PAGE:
Tuesday, March 27, 2012

Succeed being Definitive

Itʼs time to wrap up this series by adding definitive to the list of ideas for great email marketing.

Letʼs start with what you want your marketing campaign to be: complete, absolute, ultimate, supreme. Each of these words are synonyms for definitive. Clearly, this is one direction you want your newsletter to go.

A few simple questions can help you in your quest to create a definitive work.

  • Is my writing complete?
  • Is my writing reliable?
  • Is my writing authoritative?

"Genius is one percent inspiration and ninety-nine
perspiration." - Thomas Edison
Every good work starts with an idea. Like the light bulb, the idea comes together with other elements within a framework that provides a final result of definitive proportions. And like Edison, the writer must expend a great deal of perspiration to arrive at excellence. In short, this is the difference weʼre describing. Anyone can write, but the point is to produce something truly excellent. Edison tested thousands of options for filaments before finding the best. Did you know he moved beyond just success at finding a filament that burned (for less than 40 hours) until he produced a bulb that could glow for over 1500 hours? Thatʼs the difference weʼre talking about. He summed it up best when he said, "Genius is one percent inspiration and ninety-nine percent perspiration."

The elements of your light bulb include the other tips covered in this series. If youʼve taken time to focus on structure followed by providing information that is useful, clear, convenient, estimable and efficient you have everything you need to make your work definitive.

The next time you sit down to write your newsletter, think about that light bulb. Take your work beyond the bounds of what works into the realms of definitive enlightenment.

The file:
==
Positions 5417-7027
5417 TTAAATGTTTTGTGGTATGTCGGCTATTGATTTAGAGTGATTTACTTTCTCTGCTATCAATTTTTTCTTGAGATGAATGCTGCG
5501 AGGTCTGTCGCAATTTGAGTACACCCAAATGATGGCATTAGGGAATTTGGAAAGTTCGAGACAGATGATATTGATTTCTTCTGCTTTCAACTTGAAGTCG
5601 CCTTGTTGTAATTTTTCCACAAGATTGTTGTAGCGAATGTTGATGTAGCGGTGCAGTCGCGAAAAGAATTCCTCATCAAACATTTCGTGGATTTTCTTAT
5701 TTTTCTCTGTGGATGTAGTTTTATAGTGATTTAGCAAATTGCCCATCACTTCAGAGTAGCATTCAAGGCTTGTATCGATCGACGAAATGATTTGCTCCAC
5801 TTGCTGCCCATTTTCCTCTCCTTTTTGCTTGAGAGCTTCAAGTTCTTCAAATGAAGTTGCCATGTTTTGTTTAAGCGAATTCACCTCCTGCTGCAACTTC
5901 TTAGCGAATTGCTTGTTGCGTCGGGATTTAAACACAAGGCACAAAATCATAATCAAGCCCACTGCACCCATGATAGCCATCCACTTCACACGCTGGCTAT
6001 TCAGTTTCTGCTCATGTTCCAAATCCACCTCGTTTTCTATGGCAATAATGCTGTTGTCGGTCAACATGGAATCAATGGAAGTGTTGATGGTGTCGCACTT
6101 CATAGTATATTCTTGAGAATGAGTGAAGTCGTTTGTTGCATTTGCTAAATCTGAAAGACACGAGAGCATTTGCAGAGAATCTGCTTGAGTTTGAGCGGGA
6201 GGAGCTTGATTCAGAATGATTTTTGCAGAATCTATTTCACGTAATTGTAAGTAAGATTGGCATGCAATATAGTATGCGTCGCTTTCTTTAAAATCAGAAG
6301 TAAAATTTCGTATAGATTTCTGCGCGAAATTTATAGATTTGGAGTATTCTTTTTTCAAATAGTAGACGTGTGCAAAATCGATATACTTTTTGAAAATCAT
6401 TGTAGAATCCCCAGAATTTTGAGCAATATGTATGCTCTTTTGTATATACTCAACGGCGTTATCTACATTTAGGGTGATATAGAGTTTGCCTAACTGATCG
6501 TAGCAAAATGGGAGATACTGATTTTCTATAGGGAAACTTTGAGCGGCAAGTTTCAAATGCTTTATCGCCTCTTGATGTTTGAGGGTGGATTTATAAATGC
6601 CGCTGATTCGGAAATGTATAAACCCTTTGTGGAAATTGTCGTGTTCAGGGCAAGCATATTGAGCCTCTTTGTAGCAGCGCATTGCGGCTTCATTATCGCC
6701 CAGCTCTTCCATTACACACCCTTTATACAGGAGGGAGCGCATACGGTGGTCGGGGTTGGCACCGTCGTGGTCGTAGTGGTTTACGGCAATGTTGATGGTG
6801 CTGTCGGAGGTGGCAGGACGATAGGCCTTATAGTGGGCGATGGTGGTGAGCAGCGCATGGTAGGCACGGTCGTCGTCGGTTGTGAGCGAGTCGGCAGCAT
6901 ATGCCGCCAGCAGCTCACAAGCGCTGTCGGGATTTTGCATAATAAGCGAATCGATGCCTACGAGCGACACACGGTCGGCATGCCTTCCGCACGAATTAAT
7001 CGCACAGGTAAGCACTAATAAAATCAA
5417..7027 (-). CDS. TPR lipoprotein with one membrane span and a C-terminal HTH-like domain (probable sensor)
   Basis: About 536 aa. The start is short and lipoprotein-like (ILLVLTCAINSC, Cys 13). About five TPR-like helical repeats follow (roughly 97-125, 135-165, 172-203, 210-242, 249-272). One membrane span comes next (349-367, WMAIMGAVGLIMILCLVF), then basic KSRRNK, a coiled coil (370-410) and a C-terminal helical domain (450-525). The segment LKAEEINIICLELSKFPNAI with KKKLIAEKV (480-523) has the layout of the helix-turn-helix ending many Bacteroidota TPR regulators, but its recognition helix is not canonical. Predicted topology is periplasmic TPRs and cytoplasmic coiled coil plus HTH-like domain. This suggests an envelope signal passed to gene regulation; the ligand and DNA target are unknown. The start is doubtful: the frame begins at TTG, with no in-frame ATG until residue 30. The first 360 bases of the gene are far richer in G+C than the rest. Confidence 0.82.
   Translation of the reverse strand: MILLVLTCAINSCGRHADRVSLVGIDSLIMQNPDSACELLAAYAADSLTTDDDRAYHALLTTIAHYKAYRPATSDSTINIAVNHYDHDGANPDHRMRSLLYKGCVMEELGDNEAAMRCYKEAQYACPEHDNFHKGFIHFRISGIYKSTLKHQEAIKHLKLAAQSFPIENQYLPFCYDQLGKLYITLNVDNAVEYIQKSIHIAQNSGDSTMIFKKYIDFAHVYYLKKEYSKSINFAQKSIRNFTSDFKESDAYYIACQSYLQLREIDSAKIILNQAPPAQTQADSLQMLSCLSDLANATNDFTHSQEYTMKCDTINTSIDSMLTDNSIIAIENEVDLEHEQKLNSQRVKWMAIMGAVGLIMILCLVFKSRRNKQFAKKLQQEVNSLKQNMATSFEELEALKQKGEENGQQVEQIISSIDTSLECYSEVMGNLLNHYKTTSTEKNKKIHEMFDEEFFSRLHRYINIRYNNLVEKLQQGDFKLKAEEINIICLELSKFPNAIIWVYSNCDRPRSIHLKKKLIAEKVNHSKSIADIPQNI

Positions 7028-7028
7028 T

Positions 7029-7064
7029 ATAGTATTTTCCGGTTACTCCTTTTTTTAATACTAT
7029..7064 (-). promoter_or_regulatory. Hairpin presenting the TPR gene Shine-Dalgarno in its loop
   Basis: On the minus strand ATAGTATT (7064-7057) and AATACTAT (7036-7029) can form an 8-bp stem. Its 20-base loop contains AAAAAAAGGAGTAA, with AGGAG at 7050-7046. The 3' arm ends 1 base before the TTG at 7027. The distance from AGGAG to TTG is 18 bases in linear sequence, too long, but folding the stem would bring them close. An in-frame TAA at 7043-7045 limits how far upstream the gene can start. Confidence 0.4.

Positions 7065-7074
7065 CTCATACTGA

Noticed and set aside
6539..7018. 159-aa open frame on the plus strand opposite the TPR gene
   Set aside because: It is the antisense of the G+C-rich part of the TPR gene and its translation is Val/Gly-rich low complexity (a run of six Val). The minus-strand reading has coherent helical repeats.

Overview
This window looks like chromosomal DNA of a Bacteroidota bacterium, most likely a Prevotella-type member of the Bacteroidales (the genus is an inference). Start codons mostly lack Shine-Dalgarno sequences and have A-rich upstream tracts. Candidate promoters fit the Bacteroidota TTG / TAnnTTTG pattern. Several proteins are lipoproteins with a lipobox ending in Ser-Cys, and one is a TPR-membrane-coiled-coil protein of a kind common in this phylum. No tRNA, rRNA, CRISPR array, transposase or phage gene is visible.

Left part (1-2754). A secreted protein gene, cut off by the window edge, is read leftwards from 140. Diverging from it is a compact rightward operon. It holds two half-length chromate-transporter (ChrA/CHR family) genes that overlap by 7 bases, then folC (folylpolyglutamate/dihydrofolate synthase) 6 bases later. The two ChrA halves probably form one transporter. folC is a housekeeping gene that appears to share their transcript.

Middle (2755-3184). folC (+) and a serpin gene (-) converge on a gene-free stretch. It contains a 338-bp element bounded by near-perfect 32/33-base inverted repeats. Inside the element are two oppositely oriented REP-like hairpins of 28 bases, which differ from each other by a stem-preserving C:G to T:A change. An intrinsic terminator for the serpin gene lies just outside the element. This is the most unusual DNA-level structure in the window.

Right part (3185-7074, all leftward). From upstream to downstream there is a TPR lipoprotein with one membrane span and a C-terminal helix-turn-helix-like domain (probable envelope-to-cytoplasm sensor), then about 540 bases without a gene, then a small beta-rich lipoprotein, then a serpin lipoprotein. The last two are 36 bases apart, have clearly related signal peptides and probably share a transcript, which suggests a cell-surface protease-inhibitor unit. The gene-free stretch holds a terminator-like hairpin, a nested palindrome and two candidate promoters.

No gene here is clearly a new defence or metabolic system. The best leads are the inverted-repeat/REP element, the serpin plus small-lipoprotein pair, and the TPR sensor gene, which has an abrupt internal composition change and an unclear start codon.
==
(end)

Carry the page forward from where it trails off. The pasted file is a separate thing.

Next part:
Other articles in this series:

Thursday, March 8, 2012

Succeed being Efficient

Weʼre adding efficient to our growing list of ideas for creating success in email marketing. This is a great addition to structure, usefulness, clarity, convenience and estimable.

The word efficient is an adjective, a description word. It can, and should be put in front of every word weʼve already discussed. It means to do everything the best way possible. When efficiency is a factor, waste of time and effort are minimized. And who doesnʼt want that?

While learning to be proficient is an individual process, there are a few basic steps that can really help you develop the skill.
  • First, organize and review.
  • Next, plan an organizational blueprint.
  • Finally, stay focused.

Compare these steps to working on a puzzle. When you open the box and dump out the contents, the first thing you have to do is flip over the pieces to see what you have to work with. Itʼs also a smart idea to keep the cover handy so you can see what youʼre working for. The wise puzzle lover makes their next move one of organization and planning. They separate edge pieces from the rest, enabling them to put together the frame of the puzzle with greater ease. With the frame built, filling in the details becomes more manageable. They continue the process of organizing pieces and work at their placement until everything fits. The key difference between the amateur and expert is their focus and practice.

This is the pattern to follow. You evaluate all your data and resources, organize it and create a framework, then work on filling it. One of the real tricks is realizing you have to take time to make time. That means, you have to take time to do the menial and organizational steps in order to speed your progress later. In short, you become more efficient. Most people try to cut corners to save time and wind up losing more than they gained, hence the saying “Haste makes waste.” So take time to lay out that puzzle youʼre working on. Keep your eye on the prize and your hands on task. Now, youʼre on the path to becoming efficient.

Other articles in this series: